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In Defence Of Dead Games

We hear the phrase 'dead game' a lot in gaming. Probably not quite as much as the dude who runs Fall Guys: Ultimate Knockout's Twitter account, but still. We hear it a lot. It's seen by many as the perfect finishing blow, an absolute destroyer of worlds that not only ends the conversation, but results in complete and utter annihilation of your opponent. It's video gaming's answer to 'your mom'. It sounds cool and effective, but it doesn't really mean anything at all.

It's usually a phrase thrown at games which enjoy a brief period of white hot popularity, and then fade into relative obscurity. But this obscurity is not caused by the total abandonment of the game, but instead by its time in the sun being over. The aforementioned Fall Guys was the biggest hit around in the summer of 2020, and you get the impression that the devs don't really know where they went wrong. They didn't change the game, add monetisation to turn people off, or play around with it out of greed or hubris – one day a lot of people just stopped playing. It's still as fun as it always has been, and receives regular updates for its remaining playerbase, but it's no longer the number one game in the world. It feels wrong to hold Fall Guys' success against it – is it really 'dead' just because it's now 'quite popular' instead of 'the only thing people can talk about'?

Cyberpunk 2077, which also burned incredibly bright incredibly briefly, is also labelled a 'dead game', which is even more ridiculous. Cyberpunk 2077 still has an active community, brings in high numbers, and unlike Fall Guys, every update is major news. I didn't care for the game at launch, and have not enjoyed any of the additions the game has added since – though obviously, the bugs are significantly better now – but to suggest the game is 'dead' is ludicrous.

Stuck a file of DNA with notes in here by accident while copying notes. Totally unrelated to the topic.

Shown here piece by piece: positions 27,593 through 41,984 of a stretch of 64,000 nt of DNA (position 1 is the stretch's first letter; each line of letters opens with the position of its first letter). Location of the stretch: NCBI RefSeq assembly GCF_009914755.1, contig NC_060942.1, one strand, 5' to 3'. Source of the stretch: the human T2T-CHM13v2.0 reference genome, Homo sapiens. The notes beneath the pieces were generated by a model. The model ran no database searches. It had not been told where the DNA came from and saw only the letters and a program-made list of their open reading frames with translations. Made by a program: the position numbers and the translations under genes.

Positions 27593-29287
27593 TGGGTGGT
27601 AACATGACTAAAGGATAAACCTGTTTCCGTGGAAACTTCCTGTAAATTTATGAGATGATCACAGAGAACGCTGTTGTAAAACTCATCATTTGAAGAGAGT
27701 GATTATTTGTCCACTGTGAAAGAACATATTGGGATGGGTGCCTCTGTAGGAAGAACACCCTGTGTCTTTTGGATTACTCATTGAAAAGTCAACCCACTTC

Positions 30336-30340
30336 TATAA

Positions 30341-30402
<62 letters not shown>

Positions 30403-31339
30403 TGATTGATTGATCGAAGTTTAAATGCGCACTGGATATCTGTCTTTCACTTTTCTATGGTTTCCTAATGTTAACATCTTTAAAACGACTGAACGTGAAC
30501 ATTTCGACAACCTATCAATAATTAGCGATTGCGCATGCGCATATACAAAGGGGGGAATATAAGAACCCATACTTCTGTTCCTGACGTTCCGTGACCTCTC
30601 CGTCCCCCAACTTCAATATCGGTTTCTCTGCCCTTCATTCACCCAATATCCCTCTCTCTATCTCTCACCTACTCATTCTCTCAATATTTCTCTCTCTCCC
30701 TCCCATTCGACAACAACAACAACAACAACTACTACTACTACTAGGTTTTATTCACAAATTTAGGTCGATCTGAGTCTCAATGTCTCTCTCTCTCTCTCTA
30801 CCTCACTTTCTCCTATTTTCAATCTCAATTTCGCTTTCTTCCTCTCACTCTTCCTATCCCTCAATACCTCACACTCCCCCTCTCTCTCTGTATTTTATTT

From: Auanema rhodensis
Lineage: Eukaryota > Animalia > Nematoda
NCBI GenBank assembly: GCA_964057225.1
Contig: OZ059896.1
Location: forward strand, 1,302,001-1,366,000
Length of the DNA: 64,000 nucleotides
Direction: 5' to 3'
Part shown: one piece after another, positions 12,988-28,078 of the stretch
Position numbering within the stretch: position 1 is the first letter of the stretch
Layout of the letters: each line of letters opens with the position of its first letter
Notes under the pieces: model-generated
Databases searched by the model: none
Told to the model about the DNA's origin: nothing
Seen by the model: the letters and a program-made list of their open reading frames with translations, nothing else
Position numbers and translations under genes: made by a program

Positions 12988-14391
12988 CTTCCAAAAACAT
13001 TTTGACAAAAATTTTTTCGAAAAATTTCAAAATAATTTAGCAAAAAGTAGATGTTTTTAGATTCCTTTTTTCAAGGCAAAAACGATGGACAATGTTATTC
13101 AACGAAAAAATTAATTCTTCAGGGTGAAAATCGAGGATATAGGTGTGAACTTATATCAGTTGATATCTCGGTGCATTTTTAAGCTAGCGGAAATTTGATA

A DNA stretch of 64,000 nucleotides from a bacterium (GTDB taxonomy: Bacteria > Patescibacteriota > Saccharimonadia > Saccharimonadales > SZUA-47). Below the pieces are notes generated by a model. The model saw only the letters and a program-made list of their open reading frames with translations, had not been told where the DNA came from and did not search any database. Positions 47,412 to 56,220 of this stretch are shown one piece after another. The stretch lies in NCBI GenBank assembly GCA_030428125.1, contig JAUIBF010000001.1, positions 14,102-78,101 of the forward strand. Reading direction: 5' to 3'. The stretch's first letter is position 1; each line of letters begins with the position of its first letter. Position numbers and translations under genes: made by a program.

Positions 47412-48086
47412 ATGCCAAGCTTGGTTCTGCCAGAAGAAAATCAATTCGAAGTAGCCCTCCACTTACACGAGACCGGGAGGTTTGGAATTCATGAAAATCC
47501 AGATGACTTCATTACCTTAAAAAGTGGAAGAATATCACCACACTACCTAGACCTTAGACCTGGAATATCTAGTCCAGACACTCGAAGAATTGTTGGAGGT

You don't even need to lose overall popularity, you just need to no longer be cool. Fortnite, a game which is extremely popular with young adolescents and adults, but less so with teenagers who avoid its cartoonish styles for grittier shooters, is routinely labelled 'dead'. By which people mean 'I personally no longer like it and I am embarrassed that I used to so I will take out my own insecurity, lack of sense of self, and social anxiety out on a video game'. Ain't being a teenager grand? Fortnite has been out for long enough now that some people played it at launch, went through the typical teenage anti-Fortnite, dead game phase, then circled back around to playing it again. Getting old – it'll happen to you too, kids.

Occasionally, there are true instances of 'dead games'. Babylon's Fall, Square Enix's truly atrocious RPG which launched earlier this year, dropped to just one player a month or so after launch – said player later admitted that he left the game idling and was not even actively playing it. Babylon's Fall is truly dead. While Square Enix revealed a long road map to support it – despite previously throwing the much more successful Guardians of the Galaxy under the bus – it feels like it might be best for all concerned if the game just cuts its losses.

Here's the real thing with dead games though – so what? While no one wants to see the games they love die for real, the way Battleborn, Anthem, and, likely soon, Babylon's Fall have, it's telling how obsessed we are with what other people think that a game's overall popularity across the medium is still seen as its defining metric. That, and review scores – neither of which should affect your own enjoyment. Have an original thought for once and just play the games you want to play, and let other people do the same. What's that? You disagree? Yeah, well… get this: your mom.

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